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July 11, 2012

San Quentin Group Therapy?? The Oxymoron of the Century

This is not only one of the saddest, damning and most ironic photos I’ve ever seen, but it’s a process I, as a clinical psychologist, would refuse to participate in. The photo was taken by Reuters photographer Lucy Nicholson who, according to the post and larger photo set at MSNBC, was afforded rare access to the San Quentin prison. The caption:

Administrative segregation prisoners take part in a group therapy session at San Quentin state prison in San Quentin, California, on June 8, 2012. All photos made available to msnbc.com on July 11, 2012.

I don’t care how dangerous these guys are, there must be some way to insure safety (and crucial dignity) in a therapy process that doesn’t involve “sharing” through a cage.

(photo: Lucy Nicholson/Reuters)

  • quincyscott

    George Orwell himself could not have conceived of a more ridiculous scenario.

  • BamaGuy1024

    The absurdity of American culture during a time of insane paranoia (I have just traveled internationally and believe me the TSA and Homeland Security lunacy for air travelers is almost comic). Who thought that phonebooth size cages was a good solution to fears of occasional inmate on inmate violence? Or do they just want the armed guards to be superfluous?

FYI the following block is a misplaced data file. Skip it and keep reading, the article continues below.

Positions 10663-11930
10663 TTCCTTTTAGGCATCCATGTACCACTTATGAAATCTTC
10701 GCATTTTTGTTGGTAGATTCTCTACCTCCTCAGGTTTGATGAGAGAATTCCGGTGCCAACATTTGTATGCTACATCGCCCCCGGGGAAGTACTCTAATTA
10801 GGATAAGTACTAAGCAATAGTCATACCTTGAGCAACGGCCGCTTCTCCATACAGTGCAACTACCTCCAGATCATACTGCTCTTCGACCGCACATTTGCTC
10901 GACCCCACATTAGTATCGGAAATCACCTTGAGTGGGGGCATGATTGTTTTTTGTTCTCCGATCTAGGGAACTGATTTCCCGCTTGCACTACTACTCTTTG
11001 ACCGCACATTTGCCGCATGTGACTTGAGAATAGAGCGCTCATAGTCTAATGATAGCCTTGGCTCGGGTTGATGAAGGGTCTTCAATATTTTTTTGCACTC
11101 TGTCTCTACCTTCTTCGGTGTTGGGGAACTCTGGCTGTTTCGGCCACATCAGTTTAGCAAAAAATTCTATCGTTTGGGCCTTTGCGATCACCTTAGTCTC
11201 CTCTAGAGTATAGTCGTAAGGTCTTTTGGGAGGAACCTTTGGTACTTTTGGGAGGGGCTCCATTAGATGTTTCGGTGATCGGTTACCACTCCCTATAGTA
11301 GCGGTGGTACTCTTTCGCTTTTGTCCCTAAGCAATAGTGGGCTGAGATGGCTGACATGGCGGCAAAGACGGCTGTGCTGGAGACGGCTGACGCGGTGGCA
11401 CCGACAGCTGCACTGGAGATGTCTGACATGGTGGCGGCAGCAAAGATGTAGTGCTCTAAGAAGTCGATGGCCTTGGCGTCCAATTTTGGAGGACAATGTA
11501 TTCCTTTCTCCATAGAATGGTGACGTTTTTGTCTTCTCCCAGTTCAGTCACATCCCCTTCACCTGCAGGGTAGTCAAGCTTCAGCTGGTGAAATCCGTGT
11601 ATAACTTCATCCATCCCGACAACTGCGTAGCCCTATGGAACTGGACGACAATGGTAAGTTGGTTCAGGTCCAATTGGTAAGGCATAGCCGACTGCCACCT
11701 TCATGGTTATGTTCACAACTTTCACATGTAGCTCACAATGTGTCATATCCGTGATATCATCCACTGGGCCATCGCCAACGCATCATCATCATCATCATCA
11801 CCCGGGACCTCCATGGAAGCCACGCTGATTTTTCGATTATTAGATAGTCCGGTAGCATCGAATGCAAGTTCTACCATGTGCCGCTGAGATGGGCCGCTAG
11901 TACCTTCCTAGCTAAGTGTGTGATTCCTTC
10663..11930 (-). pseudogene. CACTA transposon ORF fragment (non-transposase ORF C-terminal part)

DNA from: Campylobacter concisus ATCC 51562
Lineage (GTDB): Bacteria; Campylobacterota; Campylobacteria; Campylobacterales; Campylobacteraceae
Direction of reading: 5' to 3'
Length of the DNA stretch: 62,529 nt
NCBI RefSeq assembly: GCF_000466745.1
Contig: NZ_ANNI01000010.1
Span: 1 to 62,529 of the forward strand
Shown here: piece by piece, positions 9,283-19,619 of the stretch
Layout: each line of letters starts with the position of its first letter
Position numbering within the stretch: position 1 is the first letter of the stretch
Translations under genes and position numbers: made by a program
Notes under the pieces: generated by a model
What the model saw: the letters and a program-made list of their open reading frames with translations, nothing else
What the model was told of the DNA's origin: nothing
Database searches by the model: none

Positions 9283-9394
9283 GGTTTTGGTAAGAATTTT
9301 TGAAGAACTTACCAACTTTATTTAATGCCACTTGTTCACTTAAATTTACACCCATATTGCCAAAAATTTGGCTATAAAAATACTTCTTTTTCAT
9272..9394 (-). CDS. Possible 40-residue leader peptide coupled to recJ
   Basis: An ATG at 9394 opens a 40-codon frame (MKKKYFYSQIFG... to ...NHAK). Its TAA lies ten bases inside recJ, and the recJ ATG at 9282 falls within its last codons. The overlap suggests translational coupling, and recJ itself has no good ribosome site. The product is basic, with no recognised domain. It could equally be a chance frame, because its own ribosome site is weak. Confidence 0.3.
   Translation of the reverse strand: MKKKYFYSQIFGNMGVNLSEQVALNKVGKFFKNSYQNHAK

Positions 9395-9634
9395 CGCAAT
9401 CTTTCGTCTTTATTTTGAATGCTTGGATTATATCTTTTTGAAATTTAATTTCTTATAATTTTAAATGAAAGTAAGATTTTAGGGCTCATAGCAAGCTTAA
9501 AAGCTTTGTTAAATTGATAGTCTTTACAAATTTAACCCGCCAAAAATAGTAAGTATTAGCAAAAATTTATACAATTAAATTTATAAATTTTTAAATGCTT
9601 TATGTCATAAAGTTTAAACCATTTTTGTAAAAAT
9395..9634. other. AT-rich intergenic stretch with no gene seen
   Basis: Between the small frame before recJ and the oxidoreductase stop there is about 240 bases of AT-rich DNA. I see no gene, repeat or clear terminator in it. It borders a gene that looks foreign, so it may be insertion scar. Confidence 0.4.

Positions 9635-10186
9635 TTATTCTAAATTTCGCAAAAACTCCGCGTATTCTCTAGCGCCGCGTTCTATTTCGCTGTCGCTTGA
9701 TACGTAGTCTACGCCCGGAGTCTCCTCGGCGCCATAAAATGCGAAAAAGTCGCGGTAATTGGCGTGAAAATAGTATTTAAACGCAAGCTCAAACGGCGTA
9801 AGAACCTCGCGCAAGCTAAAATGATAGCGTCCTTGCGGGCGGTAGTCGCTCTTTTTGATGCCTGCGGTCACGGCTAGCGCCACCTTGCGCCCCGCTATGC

• Anon coward

      Simple and obvious. There are at least 6 prisoners, which means at least 6guards would be needed (weapons are no good if you can’t use them, and these prisoners probably have little to lose, so using a weapon on a guard or another prisoner would be nothing to them.)

      Otoh, the guards know that serious injury or death to another human could destroy their life.

      So because we cannot have 6 guards (prisons are cash-strapped), these cages are used.

      Michael Shaw didn’t say what what his alternative would be

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  • Ph0enixInferno

    This is what happens when your system and culture dehumanize and don’t care about true rehabilitation.

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